Attack on Al-Ahsa mosque leaves several dead

Updated 01 February 2016

Attack on Al-Ahsa mosque leaves several dead

JEDDAH: An attack on a mosque in Al-Ahsa on Friday has left four worshipers dead and 18 others injured and a terrorist in police custody, the Interior Ministry said.
The ministry confirmed that two men carried out the attack on Al-Ridha Mosque in Mahasin district.
Security men spotted the attackers as they drove up to the mosque during the Friday congregational prayer. In the process of stopping the attackers from entering the mosque, one detonated his suicide belt and another was captured.
In the attack’s chaotic aftermath, police fired weapons into the air to drive away an angry mob that surrounded a police car holding the suspected attacker, according to a video shot from the scene.
A witness said security forces and ambulances quickly surrounded the mosque.
No one has yet claimed responsibility for the attack, but Daesh has previously carried out similar attacks in the Kingdom. Police have launched an investigation.
The attack was roundly condemned with senior scholars praising the diligent work of the security officials in helping to avert a bigger disaster. In a statement, the scholars said the attacks showed the keenness of citizens in “preserving consensus and unity under the leadership of the Custodian of the Two Holy Mosques King Salman.”
Bahrain’s Foreign Ministry said in a statement that such acts “will never succeed in undermining the Kingdom of Saudi Arabia’s security or igniting sedition or dispute among the Saudi people.”
Jordan’s government spokesman Mohammed Al-Momani said the attack on worshippers “reiterates once again that terrorism is blind and it that no one is excluded from its evils.”
Al-Ahsa is in the Eastern Province of Saudi Arabia, which last year saw two major mosque attacks.
Last May, a suicide bomber blew himself up during Friday prayers at a mosque in the village of Al-Qadeeh in eastern Saudi Arabia, killing 21 and wounding 100 others.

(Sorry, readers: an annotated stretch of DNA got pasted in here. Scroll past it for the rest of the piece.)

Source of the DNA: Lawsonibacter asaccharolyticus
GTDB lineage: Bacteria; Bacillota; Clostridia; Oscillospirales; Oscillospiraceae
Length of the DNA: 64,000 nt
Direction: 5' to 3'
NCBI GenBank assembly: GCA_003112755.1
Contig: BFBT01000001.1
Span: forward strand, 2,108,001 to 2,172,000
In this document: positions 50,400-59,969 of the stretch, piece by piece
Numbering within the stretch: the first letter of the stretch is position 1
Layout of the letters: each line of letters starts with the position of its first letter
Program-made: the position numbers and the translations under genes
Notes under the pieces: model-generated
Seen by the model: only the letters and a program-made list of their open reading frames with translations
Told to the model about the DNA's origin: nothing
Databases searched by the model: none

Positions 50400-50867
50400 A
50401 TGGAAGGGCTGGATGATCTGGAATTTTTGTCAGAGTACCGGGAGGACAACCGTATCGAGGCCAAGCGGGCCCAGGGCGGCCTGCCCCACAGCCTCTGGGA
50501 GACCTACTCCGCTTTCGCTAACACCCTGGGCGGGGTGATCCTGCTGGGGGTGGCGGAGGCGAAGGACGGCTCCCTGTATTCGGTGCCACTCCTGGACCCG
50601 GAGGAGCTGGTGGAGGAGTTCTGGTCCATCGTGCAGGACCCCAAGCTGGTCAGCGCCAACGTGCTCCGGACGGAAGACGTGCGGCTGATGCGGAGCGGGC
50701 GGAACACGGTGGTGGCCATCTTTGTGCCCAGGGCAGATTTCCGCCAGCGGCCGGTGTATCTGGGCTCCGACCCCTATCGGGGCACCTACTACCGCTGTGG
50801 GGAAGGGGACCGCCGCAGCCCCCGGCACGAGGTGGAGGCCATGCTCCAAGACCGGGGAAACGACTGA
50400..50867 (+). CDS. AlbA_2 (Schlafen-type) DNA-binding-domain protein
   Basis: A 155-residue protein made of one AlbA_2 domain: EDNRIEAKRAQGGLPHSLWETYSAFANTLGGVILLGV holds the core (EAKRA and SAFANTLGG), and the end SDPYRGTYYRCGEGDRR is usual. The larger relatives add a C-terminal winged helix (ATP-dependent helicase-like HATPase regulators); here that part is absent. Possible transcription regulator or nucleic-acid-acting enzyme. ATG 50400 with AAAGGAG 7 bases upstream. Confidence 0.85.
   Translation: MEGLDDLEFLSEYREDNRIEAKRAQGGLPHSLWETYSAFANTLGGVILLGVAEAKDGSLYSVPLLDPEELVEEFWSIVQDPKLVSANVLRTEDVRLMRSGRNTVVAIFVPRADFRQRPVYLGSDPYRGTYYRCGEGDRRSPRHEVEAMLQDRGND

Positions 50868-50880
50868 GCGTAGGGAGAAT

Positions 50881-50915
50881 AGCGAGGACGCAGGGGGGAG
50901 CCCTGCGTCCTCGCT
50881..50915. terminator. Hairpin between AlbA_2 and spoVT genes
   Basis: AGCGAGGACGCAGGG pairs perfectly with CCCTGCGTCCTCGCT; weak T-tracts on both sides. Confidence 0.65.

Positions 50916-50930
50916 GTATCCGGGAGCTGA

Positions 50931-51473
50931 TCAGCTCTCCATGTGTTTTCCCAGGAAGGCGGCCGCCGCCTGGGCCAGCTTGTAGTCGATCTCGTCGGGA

Days later, Khaled Al-Wahbi Al-Shemari, who was dressed as a woman, detonated the explosive belt he was wearing when challenged by security volunteers at the entrance of Al-Anoud Mosque in Dammam. The blast caused panic and chaos as worshippers rushed to get out of the building and several cars were set alight in the parking lot by the force of the explosion. Daesh claimed responsibility for both attacks.
The Interior Ministry said soon after they had detained 45 suspects in connection with the mosque attacks.


Civilians, soldiers clash leaving 127 dead in South Sudan

Updated 4 min 50 sec ago

Civilians, soldiers clash leaving 127 dead in South Sudan

  • The violence in Tonj began after several armed youths got into a disagreement with soldiers
  • An initial armed confrontation was brought under control, but local youths subsequently mobilized for an attack on the army position

JUBA: Clashes between soldiers and civilians during a disarmament exercise in the central South Sudanese town of Tonj have left 127 dead, the army spokesman said Wednesday.
Major General Lul Ruai Koang told AFP that the fighting erupted on Saturday as security forces carried out an operation to disarm civilians in the area which has seen deadly inter-communal clashes.
More than six years after a civil war broke out in the country, and in the absence of a functioning government, many communities are flush with weapons, which they keep for protection or defense against cattle raids.
The violence in Tonj began after several armed youths got into a disagreement with soldiers. An initial armed confrontation was brought under control, but according to Koang the youths mobilized others for an attack on the army position.
“On the latest, the number of those killed, I can confirm to you that it rose to 127,” Koang said, adding that 45 of those killed were security forces and 82 were youths from the area.
A further 32 soldiers were injured.
Koang said two military officers involved in “triggering the clashes” had been arrested, and that the situation in Tonj had calmed down.
South Sudan is emerging from a six-year civil war that left 380,000 dead and millions displaced, and disarmament is a major stumbling block.
Experts have warned against operations that coerce people to lay down their guns without proper planning, as some communities could find themselves unable to protect themselves after their weapons are removed.
“The clashes should be an opportunity to rethink the approach to disarmament. What is the point of removing guns without addressing what drives folks to arms themselves?” Geoffrey Duke, head of the South Sudan Action Network on Small Arms, said on Twitter.
“We can take guns away this week & they buy a new one next week (as) long as they still see the need to have (one).”